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Trade Associations – British Trout Association

Super strategy Sector combines high welfare standards with low antibiotic use BY DOUG MCLEOD


ntimicrobial Resistance (AMR) happens when microorganisms- such as bacteria, fungi, viruses, and parasites- change after exposure to antimicrobial drugs (antibiotics, antifungals, antivirals, antimalarials, and anthelmintics). Microorganisms that develop antimicrobial resistance are sometimes referred to as ‘superbugs’. As a result, the medicines become ineffective and infections persist in the body, increasing the risk of spread to others. New resistance mechanisms are emerging and spreading globally, threatening our ability to treat common infectious diseases, resulting in prolonged illness, disability, and death. Without effective antimicrobials for prevention and treatment of infections, medical procedures such as organ transplantation, cancer chemotherapy, diabetes management and major surgery (for example, hip replacements) become very high risk. Welcome to what is probably the number one issue for health and disease treatment in this (relatively) new century. The above description is courtesy of the World Health Organisation (WHO), but could have been taken from almost any relevant governmental website in recent years, as there is global concern at the highest level, transcending politics, over AMR. The WHO also notes: Antimicrobial resistance occurs naturally over time, usually through genetic changes. However, the misuse and overuse of antimicrobials is accelerating this process. Antimicrobial resistant-microbes are found in people, animals, food, and the environment (in water, soil and air). They can spread between people and animals, and from person to person. Poor infection control, inadequate sanitary conditions and inappropriate food handling encourage the spread of antimicrobial resistance. AMR- and antibiotic resistance in particular – is therefore an issue of great concern to all food producers, including those involved in aquaculture. Narrowing our focus down to the UK, there is great interest in the annual release of the Veterinary Medicines Directorate (VMD) survey ‘Veterinary Antibiotic Resistance and Sales Surveillance Report’. I believe that the latest publication for 2015 data includes a good news story for the aquaculture sector, certainly in comparison with other food pro-

Here is “ certainly one food issue where the aquaculture industry should be applauded

Left: Good news story for aquaculture


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ducing sectors. Firstly, it reports that the fish sector consumed no more than 700kg of antibiotics, placing it way below the main agricultural sectors of cattle, poultry, pigs, as shown in Figure 1. The reduction in the fish sector from the 2014 level of 2.4 tonnes was some 71 per cent, the highest percentage reduction of any sector. The 2014 usage for fish was actually the highest of the previous five years, indicating that 2014 and 2015 were not exceptional years of low use, but pretty typical of current use in UK aquaculture. The data shows that the aquaculture industry’s strategy of focusing on vaccine development, stress management, stocking density and feed management has been remarkably successful in reducing antibiotic use to levels below virtually all other food producing industries – a record of which I believe the sector should be proud. However, it is clear that having reduced antibiotic use to an extremely low level, any crisis in fish health would show a significant increase in consumption. There are some members of the industry who feel this would generate negative publicity, but I don’t believe this should be a major concern for operators; short-term use for health/welfare/survival of the fish in their care is totally defendable, in contrast to prophylactic and/or indiscriminate use of these veterinary medicines. To advocate or guarantee a nil use policy would be indefensible on welfare grounds alone – acceptance of a roller coaster level of annual usage is required, and should be defended as the corollary of the hugely successful strategy of securing fish health through the development of vaccines and medicated feed. We have a solid, positive story here, one that clearly offsets some of the negative spin that swirls around the industry – here is certainly one food issue where the aquaculture industry should be applauded for its leadership and concerns about the impact on human health of its products, along with the welfare of the animals under its care. And hopefully 2017 will continue to illustrate the benefits of the long-term strategy of the sector, combining high welfare standards for the animals under care with the expansion of the sector, while continuing the current low-level use of antibiotics. FF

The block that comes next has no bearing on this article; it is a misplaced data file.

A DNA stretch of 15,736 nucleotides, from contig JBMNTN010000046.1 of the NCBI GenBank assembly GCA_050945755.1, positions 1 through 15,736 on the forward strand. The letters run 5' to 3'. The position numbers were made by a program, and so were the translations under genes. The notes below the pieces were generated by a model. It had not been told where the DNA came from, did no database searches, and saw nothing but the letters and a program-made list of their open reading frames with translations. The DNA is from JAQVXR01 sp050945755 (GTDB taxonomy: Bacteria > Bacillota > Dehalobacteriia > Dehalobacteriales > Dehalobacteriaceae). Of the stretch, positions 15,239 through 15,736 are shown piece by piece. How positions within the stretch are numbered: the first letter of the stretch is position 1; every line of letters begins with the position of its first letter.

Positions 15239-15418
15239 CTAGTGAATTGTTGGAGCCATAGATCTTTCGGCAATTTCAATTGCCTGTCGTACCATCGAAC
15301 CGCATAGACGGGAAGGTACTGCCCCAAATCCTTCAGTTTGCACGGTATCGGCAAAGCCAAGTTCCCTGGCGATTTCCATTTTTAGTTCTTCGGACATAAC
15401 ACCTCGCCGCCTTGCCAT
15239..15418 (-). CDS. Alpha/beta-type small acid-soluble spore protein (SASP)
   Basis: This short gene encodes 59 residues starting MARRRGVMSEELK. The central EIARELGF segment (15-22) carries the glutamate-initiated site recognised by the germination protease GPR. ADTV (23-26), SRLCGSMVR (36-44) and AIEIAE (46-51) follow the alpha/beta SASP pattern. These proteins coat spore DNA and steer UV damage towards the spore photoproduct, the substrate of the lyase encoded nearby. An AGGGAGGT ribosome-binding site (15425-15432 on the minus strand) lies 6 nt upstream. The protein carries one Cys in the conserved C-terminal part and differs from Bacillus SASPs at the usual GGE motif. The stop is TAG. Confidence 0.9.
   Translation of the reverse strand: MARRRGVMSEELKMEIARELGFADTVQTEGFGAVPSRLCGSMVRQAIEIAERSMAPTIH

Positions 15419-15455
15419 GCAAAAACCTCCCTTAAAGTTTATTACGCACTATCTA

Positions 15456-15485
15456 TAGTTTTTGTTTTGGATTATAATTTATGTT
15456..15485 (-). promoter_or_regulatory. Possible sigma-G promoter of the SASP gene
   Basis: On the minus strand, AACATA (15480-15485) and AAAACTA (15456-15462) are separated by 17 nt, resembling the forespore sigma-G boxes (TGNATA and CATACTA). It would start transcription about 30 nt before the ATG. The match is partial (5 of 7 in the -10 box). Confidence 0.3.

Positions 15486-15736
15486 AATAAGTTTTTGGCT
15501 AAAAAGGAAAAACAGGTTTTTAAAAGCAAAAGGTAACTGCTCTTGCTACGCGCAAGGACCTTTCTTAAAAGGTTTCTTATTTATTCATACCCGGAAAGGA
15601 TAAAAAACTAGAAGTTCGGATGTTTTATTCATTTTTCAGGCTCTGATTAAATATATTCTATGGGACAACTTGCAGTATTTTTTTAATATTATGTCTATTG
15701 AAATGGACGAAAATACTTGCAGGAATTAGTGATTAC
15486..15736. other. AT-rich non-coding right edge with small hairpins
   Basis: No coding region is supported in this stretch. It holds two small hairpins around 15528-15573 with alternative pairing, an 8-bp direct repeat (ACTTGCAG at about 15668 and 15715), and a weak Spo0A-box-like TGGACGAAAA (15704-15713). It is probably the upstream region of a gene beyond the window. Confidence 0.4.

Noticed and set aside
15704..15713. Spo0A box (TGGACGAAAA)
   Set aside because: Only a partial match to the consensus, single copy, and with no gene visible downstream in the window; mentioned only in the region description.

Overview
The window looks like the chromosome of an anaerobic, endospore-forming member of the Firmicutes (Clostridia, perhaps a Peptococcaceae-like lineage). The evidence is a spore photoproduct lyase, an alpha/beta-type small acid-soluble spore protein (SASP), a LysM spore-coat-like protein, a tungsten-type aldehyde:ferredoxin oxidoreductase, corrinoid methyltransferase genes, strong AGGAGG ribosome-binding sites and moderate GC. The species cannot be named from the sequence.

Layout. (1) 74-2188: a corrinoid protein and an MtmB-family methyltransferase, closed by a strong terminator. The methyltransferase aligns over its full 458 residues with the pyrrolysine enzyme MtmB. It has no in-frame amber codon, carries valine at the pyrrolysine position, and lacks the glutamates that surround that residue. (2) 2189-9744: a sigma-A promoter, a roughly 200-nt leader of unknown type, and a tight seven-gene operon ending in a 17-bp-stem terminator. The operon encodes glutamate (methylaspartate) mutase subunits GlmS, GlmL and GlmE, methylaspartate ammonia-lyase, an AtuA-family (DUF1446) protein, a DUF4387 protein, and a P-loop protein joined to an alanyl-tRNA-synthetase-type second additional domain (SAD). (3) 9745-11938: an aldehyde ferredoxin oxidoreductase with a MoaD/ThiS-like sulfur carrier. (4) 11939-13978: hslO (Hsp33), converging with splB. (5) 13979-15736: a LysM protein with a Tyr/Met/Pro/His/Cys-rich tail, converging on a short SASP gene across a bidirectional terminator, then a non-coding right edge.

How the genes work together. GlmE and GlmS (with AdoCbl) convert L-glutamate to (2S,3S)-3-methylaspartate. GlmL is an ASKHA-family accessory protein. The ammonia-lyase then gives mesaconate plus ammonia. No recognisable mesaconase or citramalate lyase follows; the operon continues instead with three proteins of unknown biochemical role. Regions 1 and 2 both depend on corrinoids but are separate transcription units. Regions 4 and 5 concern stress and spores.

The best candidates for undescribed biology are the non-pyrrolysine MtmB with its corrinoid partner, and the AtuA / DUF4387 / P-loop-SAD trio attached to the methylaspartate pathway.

16/01/2017 11:17:15

Profile for Fish Farmer Magazine

Fish Farmer Magazine january 2017  

Serving Worldwide Aquaculture Since 1977

Fish Farmer Magazine january 2017  

Serving Worldwide Aquaculture Since 1977